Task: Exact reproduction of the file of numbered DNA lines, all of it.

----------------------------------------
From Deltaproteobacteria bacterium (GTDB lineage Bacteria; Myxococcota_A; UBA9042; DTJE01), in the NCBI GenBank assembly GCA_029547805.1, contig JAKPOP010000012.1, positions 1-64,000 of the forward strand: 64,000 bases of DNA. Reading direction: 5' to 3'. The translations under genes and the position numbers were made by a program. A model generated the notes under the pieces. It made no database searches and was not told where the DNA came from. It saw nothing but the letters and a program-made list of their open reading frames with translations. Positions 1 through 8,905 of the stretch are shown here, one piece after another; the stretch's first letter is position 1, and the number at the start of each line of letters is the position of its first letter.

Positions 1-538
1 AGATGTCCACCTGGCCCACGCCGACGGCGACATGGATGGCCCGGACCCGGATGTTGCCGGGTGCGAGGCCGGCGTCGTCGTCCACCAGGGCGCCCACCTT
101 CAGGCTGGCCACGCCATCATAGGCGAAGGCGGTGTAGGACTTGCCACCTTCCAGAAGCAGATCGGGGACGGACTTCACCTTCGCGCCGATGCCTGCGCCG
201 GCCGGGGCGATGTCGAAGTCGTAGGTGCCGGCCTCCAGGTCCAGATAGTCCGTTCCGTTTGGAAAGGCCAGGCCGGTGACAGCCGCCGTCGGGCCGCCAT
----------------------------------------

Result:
From Deltaproteobacteria bacterium (GTDB lineage Bacteria; Myxococcota_A; UBA9042; DTJE01), in the NCBI GenBank assembly GCA_029547805.1, contig JAKPOP010000012.1, positions 1-64,000 of the forward strand: 64,000 bases of DNA. Reading direction: 5' to 3'. The translations under genes and the position numbers were made by a program. A model generated the notes under the pieces. It made no database searches and was not told where the DNA came from. It saw nothing but the letters and a program-made list of their open reading frames with translations. Positions 1 through 8,905 of the stretch are shown here, one piece after another; the stretch's first letter is position 1, and the number at the start of each line of letters is the position of its first letter.

Positions 1-538
1 AGATGTCCACCTGGCCCACGCCGACGGCGACATGGATGGCCCGGACCCGGATGTTGCCGGGTGCGAGGCCGGCGTCGTCGTCCACCAGGGCGCCCACCTT
101 CAGGCTGGCCACGCCATCATAGGCGAAGGCGGTGTAGGACTTGCCACCTTCCAGAAGCAGATCGGGGACGGACTTCACCTTCGCGCCGATGCCTGCGCCG
201 GCCGGGGCGATGTCGAAGTCGTAGGTGCCGGCCTCCAGGTCCAGATAGTCCGTTCCGTTTGGAAAGGCCAGGCCGGTGACAGCCGCCGTCGGGCCGCCAT